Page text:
Stop the Debate, Loose in '08

That should be our slogan for the next 20 months.

The following people deserve to be defeated in 2008, and here's my advice to Senator Schumer on who can defeat them;

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Is Pete Domenici Ready for Prime Time?

Last week I took a gander at the potential for a real race for Senate in New Mexico this cycle due to the rumors that incumbent Republican Pete Domenici is on his way to retirement despite his statements otherwise. In short, there are a number of reasons why one might believe (as many do) that Domenici will opt not to run again, opening up a strong pick-up opportunity for the Democrats. But if my post were not enough to convince you that something might be up with Sen. Domenici, perhaps this report from Roll Call's Mary Ann Akers (sorry, subscription required) might make you change your mind (h/t Wonkette).

Pajama Party ... or Not. We had a number of reports Friday that Sen. Pete Domenici (R-N.M.) was wandering the halls of Senate office buildings in his jammies.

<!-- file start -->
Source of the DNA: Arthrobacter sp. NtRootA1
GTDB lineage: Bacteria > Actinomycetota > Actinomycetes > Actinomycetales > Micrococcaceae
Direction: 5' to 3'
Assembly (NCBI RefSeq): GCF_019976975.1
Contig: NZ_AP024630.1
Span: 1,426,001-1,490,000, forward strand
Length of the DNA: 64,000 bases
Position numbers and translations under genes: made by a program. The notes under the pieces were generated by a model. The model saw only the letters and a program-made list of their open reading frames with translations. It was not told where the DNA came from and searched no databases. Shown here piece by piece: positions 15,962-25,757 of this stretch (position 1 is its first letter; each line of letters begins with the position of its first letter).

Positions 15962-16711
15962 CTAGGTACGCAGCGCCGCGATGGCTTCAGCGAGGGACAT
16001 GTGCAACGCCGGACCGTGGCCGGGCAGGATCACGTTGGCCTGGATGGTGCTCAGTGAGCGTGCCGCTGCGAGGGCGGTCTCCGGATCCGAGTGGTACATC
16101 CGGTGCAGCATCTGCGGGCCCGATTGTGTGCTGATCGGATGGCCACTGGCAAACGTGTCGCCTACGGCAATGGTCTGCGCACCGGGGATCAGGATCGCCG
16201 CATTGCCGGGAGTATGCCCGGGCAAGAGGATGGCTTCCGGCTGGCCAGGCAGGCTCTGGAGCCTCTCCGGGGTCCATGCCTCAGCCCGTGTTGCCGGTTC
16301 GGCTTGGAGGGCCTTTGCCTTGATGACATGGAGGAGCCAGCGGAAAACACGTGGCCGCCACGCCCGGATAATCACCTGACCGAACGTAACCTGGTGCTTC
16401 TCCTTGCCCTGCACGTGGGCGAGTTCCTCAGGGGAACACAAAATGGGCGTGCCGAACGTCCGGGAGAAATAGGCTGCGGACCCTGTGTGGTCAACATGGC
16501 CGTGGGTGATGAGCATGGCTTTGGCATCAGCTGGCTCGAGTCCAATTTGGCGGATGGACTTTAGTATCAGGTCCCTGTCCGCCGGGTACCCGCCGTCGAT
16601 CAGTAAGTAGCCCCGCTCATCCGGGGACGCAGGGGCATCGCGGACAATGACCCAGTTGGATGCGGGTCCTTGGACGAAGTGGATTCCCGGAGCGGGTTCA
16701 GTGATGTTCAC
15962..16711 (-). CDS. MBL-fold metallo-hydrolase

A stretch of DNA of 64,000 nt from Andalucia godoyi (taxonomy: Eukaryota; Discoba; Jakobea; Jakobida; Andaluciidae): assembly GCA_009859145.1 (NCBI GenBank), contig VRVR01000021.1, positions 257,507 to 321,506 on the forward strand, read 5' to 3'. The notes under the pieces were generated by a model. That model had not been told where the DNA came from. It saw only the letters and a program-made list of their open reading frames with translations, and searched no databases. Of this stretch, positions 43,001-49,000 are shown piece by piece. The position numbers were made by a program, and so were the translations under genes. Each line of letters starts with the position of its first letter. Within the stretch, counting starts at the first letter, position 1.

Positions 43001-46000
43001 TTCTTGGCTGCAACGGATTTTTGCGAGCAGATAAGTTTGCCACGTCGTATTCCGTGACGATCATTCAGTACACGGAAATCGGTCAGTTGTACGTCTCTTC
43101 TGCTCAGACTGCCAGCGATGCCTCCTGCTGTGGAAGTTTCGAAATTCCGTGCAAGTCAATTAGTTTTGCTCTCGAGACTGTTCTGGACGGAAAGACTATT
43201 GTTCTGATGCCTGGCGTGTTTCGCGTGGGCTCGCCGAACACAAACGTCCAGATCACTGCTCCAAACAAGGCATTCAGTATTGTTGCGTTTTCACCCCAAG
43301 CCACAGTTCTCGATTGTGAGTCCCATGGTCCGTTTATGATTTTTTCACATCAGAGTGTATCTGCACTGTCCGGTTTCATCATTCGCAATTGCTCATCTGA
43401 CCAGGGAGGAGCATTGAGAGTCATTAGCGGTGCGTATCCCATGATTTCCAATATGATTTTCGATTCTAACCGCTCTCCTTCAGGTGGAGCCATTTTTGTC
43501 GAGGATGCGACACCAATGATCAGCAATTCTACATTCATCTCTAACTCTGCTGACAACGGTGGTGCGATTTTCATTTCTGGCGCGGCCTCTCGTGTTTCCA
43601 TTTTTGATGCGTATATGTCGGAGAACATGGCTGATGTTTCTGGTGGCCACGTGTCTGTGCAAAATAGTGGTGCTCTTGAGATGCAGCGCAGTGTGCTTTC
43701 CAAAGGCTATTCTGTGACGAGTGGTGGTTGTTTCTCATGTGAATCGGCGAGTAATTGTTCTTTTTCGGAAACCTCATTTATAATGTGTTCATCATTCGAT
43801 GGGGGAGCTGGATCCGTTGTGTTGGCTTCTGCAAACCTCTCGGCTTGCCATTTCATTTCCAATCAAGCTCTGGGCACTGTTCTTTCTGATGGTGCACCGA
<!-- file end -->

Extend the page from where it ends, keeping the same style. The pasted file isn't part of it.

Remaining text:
Two staffers said they saw the Senator wearing "tartan" or "buffalo plaid" pajama bottoms and a "loose-fitting shirt." By the end of the day, one informant called to say she heard Domenici was walking around in his boxers. But by that point, we already had spoken to the Senator, who assured us, "These aren't pajamas! They're hunting pants!"

These are not the actions of someone who is tasked with running for reelection over the next two years as is Sen. Domenici, who is quoted as saying, "I'm still going to run again, and win again." Make no mistake: this is not a mere Ted Stevens wearing an Incredible Hulk tie, this is a Senator potentially ambling around the halls of Congress in only his underwear. If this isn't a borderline Jim Bunning moment, I don't know what is. And though Bunning was able to ride George W. Bush's long coattails to a narrow victory over a largely unknown state senator in 2004, Domenici will not likely have as much cover from the 2008 Republican nominee (regardless of who he is) given the more even partisan balance in New Mexico.

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NM-Sen: On the Map for '08 -- or Not?